“Now, what about problem solving” said one of our graduates?“How do I do that well?”
“We cannot think what we cannot think; so what we cannot think we cannot say either. (5.61)” “Whereof one cannot speak, thereof one must be silent.” Ludwig Wittgenstein
Problem Solving: What is it worth to solve a problem that has vexed you or your company for years? Anything? Yes! Anything. Learning to think laterally will make you a great problem solver. The reason is that the solution usually lies “outside of the box”. To get outside the box you need to be able think outside the box. The easiest way to think outside the box is to do Lateral Chunking.
Remember that the person with the greatest flexibility of thinking will usually be in charge of the thoughts and ideas of the system, or of the group.Let’s look at a few examples:
My favorite Lateral Chunk Problem Solving example is the elevator. Say you are coaching a business that is in an old building with an old slow elevator. The owner gets a lot of complaints about people waiting for the elevator, and waiting, and waiting. It’s not an option to put in a new, faster elevator – not enough money. So what do you recommend? We’ll get back to this in a moment, but firstâ€¦
Most people when they are faced with a dichotomous choice (a choice where there are 2 possibilities separated by an “or”) will freeze or slow way down as they make the decision. “Should I do this or that?” Dichotomous choices are the basis of “Double Binds” and in sales they may show up as, “would you like it in green or red,” “would you like it delivered on Tuesday or Wednesday?” In sales, this is called an Alternative Choice Question” in coaching and therapy it is called a “Double Bind”.
Now, whether this is something that is done by a sales person or a therapist, and whether it is good or bad for us, it does limit out choice to “eitherâ€¦or” and it cuts out other choices and possibilities that could be explored. Think about it for a moment, and while you are thinking, “would you like a medium or a large Coke with those fries?” Well maybe I don’t want either. Maybe I want a small. Maybe I don’t want Coke, but because of the construction of the phrase I choose one side and I say, “a medium Coke.”
Now that is a simple example. Here is a more complicated one. By the way, I am using the following example because it has no political energy on it. I don’t care about the topic I am about to discuss except to look at what both sides do to our thinking.
UFO or Weather Balloon? (from http://www.roswellfiles.com/story.htm)
“On July 8th, 1947, the Roswell newspaper printed a story that the Roswell AAF had released the news of the “capture of a flying saucer”. This story was quickly put on the news-wires, and soon newspapers across the country were all running stories about the Captured Saucer.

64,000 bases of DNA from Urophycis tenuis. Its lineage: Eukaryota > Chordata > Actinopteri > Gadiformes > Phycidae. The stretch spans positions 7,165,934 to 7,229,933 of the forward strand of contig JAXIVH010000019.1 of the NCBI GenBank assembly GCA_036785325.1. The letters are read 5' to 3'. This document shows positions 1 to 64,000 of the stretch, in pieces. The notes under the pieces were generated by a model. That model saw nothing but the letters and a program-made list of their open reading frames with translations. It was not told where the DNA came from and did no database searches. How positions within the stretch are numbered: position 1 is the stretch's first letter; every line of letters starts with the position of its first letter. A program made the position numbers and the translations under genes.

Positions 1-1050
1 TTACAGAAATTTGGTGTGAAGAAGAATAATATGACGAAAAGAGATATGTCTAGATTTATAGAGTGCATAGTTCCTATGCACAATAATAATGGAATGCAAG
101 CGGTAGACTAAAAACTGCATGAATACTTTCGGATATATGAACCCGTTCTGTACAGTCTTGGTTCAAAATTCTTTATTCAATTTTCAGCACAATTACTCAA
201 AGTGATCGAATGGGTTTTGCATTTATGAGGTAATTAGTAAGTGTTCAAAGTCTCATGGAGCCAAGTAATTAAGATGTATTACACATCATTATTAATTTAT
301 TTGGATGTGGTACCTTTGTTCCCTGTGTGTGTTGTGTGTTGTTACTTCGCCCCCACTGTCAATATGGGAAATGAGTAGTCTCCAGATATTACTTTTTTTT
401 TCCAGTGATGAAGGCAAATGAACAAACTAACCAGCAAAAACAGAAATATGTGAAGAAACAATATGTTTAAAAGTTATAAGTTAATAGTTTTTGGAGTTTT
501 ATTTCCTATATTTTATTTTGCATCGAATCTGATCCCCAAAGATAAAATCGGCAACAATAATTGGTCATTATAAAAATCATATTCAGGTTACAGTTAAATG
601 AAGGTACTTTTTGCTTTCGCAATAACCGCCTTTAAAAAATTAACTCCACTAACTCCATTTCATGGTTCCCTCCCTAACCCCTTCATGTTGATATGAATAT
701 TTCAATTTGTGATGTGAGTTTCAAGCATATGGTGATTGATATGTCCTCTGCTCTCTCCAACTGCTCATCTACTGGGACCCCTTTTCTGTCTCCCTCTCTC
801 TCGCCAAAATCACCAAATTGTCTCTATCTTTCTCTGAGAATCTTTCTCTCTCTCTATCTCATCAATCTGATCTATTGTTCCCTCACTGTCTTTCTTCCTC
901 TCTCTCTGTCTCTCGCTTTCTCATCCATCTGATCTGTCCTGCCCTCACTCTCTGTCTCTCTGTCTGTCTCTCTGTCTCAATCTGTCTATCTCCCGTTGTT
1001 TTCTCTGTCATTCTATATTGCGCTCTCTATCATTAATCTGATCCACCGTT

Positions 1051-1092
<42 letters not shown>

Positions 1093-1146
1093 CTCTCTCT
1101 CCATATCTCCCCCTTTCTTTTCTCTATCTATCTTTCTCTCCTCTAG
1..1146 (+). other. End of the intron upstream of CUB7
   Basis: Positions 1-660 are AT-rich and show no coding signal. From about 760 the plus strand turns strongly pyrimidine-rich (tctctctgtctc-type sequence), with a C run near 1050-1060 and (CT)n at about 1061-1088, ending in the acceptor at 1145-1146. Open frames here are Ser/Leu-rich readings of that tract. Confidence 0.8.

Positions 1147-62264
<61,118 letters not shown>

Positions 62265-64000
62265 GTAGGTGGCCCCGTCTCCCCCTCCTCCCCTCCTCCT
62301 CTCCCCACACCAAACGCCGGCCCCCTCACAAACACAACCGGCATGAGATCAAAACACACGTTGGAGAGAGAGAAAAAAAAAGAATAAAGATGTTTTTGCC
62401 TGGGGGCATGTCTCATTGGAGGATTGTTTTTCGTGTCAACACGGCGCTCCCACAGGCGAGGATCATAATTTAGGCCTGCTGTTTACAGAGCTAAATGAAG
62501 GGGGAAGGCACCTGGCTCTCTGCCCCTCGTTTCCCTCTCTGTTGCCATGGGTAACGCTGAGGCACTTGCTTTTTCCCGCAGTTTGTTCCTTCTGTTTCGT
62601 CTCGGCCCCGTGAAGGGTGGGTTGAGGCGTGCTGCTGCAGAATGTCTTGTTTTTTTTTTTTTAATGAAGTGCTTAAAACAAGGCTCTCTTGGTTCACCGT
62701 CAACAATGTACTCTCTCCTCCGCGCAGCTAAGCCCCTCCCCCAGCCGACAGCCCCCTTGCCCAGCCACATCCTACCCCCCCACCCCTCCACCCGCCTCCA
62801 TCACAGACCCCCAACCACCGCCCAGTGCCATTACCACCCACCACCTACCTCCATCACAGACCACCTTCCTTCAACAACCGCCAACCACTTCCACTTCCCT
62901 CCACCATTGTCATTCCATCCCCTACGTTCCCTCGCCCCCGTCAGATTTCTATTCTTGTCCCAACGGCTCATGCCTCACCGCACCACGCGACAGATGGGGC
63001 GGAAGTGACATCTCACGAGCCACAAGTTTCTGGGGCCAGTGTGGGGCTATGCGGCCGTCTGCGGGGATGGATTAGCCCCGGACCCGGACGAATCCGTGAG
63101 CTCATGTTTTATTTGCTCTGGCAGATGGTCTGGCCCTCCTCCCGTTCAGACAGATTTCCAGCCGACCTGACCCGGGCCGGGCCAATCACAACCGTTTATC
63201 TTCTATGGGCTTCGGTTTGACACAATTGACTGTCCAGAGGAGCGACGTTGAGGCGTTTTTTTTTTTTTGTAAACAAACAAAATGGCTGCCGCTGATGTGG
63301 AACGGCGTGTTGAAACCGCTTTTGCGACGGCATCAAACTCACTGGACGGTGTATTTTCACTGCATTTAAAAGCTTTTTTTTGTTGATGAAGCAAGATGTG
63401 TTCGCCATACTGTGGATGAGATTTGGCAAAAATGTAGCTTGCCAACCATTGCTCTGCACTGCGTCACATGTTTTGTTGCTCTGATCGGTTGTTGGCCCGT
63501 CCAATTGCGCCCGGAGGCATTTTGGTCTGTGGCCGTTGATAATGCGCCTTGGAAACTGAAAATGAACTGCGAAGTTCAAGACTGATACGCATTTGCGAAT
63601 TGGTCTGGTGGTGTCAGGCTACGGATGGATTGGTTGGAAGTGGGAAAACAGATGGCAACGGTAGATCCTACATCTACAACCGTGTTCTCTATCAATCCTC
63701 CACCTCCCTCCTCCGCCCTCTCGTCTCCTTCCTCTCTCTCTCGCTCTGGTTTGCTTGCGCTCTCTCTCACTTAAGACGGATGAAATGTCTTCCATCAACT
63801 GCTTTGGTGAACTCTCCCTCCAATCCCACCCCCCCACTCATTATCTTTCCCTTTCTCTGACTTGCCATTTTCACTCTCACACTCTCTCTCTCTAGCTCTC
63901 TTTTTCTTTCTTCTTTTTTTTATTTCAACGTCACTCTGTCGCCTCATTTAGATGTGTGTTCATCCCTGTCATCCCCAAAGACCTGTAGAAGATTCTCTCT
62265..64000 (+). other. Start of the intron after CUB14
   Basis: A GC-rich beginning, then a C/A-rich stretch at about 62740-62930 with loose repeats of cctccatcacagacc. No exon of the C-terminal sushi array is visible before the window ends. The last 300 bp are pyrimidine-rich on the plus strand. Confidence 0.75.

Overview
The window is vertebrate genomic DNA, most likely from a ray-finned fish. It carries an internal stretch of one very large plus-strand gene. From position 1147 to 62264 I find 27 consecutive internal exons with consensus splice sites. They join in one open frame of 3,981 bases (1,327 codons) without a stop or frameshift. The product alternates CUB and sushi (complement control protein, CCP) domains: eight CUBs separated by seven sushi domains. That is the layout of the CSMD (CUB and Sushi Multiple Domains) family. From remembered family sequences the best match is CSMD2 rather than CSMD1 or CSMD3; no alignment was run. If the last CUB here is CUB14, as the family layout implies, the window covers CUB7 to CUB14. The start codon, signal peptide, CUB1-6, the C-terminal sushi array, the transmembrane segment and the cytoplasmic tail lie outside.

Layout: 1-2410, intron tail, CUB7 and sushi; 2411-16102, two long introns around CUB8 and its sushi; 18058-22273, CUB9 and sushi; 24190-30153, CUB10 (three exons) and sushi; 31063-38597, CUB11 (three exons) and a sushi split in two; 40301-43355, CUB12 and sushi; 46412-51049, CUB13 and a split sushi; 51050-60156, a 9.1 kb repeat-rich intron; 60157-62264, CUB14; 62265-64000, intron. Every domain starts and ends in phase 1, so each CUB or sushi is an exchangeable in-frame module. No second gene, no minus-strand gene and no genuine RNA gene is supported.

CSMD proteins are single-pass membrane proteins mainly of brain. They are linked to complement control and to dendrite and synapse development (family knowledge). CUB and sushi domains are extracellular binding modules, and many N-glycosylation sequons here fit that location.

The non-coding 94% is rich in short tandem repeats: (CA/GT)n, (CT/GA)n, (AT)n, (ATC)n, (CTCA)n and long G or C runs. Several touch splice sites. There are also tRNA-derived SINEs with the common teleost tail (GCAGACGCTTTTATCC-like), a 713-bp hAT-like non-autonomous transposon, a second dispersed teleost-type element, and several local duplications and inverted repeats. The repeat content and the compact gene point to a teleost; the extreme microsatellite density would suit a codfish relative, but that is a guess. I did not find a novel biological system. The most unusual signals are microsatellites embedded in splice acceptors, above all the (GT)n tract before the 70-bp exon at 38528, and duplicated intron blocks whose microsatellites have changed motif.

Whether or not you believe in UFO’s, you cannot argue that the arrival of UFO’s in 1947 had no effect. What really happened is that the people in the United States were slammed to either side of a 2 pole dichotomy, and set the two parts of the debate. Was it an alien UFO or weather balloon? With these 2 poles we became incapable of looking at what other possibilities there were, because it was an alien UFO or weather balloon.
Now, how do you get out of the dichotomy? Lateral chunking! Without lateral chunking, you can get stuck in a dichotomy. With lateral chunking you can see solutions that others can’t see.
The process of chunking laterally is facilitated by asking yourself some easy-to-remember questions. The questions for chunking laterally are (and here you must use both)
- “What is this an Example of?” and
- “What are other Examples of this?”
Now an example:
From our last article:
To learn to chunk up to see the interrelated parts forming a whole, ask yourself the question, “What is this an example of?” in our diagram we see that Cars are an example of Transportation. Transportation is more abstract than Cars.
To learn to chunk down to get greater details, ask yourself the question, “What are examples of this?” in our diagram we see that we could choose “BMW” or “Wheels”. Each is more specific than Cars.
Now How to Do Lateral Chunking:
To chunk laterally first ask yourself, “What is this an Example of?” Let’s see Cars, an example of Transportation. Then ask yourself, “What are other examples of this?” so, let’s see other examples of transportation – busses, boats, planes, trains. These are of the same level of abstraction as Cars, but a different logical type.
Simple and if you practice it, result producing. It will change your thinking.
“We cannot think what we cannot think; so what we cannot think we cannot say either.” If your thinking is not controlled by anything outside you, you are free to think. Hmmm. What do you think about that?